On July 12, 2011, crew from the U.S. Coast Guard Cutter Healy retrieved a canister dropped by parachute from a C-130, which brought supplies for some mid-mission fixes. The ICESCAPE mission, or "Impacts of Climate on Ecosystems and Chemistry of the Arctic Pacific Environment," is NASA's two-year shipborne investigation to study how changing conditions in the Arctic affect the ocean's chemistry and ecosystems. The bulk of the research takes place in the Beaufort and Chukchi seas in summer 2010 and 2011. Credit: NASA/Kathryn Hansen On July 12, 2011, crew from the U.S. Coast Guard Cutter Healy retrieved a canister dropped by parachute from a C-130, which brought supplies for some mid-mission fixes.The ICESCAPE mission, or "Impacts of Climate on Ecosystems and Chemistry of the Arctic Pacific Environment," is NASA's two-year shipborne investigation to study how changing conditions in the Arctic affect the ocean's chemistry and ecosystems. The bulk of the research takes place in the Beaufort and Chukchi seas in summer 2010 and 2011.Credit: NASA/Kathryn Hansen  National Journal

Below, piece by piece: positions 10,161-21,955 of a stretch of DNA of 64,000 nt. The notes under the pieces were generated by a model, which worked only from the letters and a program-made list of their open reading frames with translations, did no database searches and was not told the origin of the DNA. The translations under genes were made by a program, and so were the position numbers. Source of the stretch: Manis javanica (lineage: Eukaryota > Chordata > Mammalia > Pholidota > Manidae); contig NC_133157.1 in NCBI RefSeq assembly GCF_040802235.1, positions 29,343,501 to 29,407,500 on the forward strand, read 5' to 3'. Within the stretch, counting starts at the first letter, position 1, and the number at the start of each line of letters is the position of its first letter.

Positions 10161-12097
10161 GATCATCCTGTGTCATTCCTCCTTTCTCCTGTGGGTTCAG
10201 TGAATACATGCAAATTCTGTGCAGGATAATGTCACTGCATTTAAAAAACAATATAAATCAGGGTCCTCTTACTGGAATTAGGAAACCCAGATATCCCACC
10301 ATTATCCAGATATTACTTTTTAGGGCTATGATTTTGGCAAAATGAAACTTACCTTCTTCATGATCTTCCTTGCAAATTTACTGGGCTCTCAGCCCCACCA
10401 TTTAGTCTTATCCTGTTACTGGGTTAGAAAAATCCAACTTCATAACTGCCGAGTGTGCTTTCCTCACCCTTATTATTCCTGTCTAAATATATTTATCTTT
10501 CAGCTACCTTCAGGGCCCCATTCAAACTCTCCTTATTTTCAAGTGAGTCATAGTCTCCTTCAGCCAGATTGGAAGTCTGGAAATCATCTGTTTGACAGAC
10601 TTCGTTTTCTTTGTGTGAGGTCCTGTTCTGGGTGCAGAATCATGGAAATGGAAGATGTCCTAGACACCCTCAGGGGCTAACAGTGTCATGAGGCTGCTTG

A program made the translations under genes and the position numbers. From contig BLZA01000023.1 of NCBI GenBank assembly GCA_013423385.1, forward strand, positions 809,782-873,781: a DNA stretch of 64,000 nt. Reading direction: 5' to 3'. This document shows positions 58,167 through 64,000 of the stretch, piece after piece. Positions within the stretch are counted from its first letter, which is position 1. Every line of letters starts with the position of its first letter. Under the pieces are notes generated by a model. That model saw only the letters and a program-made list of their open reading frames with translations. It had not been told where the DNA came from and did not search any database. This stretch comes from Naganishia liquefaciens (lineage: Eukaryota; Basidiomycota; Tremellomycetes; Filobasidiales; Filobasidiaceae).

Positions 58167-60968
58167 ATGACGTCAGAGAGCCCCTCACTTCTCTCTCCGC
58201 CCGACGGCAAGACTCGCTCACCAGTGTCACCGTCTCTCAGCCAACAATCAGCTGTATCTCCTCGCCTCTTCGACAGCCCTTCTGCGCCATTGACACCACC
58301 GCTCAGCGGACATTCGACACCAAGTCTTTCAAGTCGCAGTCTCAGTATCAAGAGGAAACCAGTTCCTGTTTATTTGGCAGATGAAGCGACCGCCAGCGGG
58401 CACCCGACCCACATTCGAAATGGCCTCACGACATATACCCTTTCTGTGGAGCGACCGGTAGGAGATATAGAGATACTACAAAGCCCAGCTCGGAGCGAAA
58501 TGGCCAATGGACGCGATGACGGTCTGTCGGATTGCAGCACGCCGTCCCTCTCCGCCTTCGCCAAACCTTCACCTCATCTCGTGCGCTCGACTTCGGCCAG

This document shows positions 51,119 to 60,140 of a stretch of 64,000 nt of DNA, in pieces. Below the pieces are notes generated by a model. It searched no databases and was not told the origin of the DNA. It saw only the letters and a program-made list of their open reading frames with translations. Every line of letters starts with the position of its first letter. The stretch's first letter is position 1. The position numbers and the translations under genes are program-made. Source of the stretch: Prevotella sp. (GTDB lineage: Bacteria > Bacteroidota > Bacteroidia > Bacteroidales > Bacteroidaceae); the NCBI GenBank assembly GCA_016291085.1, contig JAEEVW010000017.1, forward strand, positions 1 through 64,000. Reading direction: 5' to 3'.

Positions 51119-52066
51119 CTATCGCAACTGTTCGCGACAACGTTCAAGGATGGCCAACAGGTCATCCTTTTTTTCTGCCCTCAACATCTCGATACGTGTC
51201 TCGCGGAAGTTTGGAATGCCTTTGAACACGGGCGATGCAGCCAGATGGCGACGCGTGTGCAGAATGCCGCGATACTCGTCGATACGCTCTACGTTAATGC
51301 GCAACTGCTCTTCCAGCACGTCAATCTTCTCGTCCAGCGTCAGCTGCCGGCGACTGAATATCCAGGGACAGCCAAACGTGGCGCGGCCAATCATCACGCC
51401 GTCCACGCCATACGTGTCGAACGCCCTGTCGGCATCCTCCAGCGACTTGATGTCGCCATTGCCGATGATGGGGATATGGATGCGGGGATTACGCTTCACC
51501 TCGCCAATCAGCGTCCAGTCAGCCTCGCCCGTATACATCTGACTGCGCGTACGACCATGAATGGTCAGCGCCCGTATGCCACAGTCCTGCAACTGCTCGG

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Global warming can be a touchy subject—and many Americans would rather not talk about it.

A whopping 74 percent of Americans "never" or "rarely" discuss global warming, while just 26 percent of Americans talk about it "often" or "occasionally," according to a national survey from the Yale Project on Climate Change Communication released Monday.

And 25 percent of Americans say people they know never talk about global warming at all, despite the fact that a majority of the public believes the planet is heating up and the scientific consensus that global warming is driven primarily by human activity.

The lack of buzz may signal apathy from the American public when it comes time to talk about climate change. People tend to be far less concerned about climate change than they are about other threats that they believe are more immediate, like a flailing economy or terrorist attack.

The survey results are based on interviews with 1,263 Americans ages 18 and older with a margin of error of plus or minus three percentage points.

This article is from the archive of our partner National Journal.

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